Fish models and the remembrances that they preserve are as old as angling itself. Stone and marble examples date to an epoch B.C.E. Before the advent of photography, an angler would save the fish and take it to a taxidermist. This was fine for some species, but the distance and sheer size of fish such as Atlantic salmon proved problematic for mounting, a process that did not last well anyway unless encased in fragile, expensive glass. This cumbersome approach, coupled with rivers discovered by English anglers in areas as remote as Scotland and Norway, called for a new solution. Before photography was practical, an angler might seek out a simple tracing to commemorate a catch. The more affluent might commission a wooden reproduction: carved, painted, and placed on a board, typically with the name of the angler, river, weight, date, and sometimes the fly used in the catch.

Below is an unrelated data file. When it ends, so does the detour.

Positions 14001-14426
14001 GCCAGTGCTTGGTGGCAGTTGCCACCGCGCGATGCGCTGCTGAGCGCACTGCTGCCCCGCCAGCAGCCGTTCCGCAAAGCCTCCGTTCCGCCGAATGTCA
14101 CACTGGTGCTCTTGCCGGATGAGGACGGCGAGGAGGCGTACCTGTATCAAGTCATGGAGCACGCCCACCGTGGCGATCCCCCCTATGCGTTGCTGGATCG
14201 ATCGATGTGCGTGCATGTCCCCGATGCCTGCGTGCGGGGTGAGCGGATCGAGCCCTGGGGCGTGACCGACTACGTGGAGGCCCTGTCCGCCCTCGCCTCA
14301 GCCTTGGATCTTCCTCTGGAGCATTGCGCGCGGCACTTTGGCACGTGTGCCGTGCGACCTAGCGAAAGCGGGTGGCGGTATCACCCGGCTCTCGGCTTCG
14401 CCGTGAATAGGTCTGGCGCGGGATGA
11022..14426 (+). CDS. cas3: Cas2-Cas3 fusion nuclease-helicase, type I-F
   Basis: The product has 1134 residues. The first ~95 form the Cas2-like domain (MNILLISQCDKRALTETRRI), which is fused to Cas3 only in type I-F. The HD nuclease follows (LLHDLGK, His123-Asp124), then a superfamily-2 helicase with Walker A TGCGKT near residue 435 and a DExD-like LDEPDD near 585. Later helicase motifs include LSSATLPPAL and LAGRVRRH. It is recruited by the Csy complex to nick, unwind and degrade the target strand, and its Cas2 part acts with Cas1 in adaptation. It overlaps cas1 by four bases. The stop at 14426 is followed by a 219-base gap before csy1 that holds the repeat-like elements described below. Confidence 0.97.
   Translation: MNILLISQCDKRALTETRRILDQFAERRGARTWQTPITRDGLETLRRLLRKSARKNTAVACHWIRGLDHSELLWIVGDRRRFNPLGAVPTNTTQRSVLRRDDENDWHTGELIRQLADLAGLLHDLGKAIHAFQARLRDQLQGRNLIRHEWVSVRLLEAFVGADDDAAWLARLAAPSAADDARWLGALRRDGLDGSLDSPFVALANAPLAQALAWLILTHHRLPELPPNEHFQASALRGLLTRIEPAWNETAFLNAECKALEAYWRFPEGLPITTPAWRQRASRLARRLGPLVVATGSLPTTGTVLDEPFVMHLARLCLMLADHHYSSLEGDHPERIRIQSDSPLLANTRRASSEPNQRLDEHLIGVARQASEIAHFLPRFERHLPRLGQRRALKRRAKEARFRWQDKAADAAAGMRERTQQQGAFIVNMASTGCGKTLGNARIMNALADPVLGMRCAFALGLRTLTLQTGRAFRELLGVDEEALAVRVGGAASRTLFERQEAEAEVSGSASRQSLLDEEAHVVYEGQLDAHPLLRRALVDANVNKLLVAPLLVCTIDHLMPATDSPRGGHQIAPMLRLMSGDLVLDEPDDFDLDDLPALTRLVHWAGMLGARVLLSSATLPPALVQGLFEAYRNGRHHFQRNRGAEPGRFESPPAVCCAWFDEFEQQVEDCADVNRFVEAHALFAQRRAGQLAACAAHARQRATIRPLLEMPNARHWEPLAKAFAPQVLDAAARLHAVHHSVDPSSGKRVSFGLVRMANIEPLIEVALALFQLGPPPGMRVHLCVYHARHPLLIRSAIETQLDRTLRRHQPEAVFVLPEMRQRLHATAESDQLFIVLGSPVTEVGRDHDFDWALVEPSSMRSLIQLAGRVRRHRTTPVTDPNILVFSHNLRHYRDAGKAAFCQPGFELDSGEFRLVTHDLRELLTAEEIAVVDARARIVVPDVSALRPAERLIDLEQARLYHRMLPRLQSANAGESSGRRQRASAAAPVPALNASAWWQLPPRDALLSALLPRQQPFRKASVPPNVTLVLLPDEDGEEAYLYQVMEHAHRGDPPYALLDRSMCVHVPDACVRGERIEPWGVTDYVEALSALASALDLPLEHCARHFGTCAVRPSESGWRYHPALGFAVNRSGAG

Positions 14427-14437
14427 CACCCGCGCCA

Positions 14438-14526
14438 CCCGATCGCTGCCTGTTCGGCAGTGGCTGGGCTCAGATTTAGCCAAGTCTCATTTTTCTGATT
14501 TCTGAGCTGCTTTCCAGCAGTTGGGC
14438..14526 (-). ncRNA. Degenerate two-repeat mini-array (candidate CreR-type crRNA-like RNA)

Some fish carvings approach the definition of folk art, but most fish models serve more as replicas, many artistically rendered with layered paint, carved detail, and anatomical realism. One can see the influence of his predecessors—particularly John Russell, John Tully, and Dhuie Russell Tully—in Steve’s work, which itself ranks alongside the best carvings of the nineteenth and early-twentieth centuries. Duck decoy makers Shang Wheeler and Elmer Crowell were later, less distinct influences. Awareness of these influences allows us to see how Steve Smith’s work has, perhaps, surpassed them.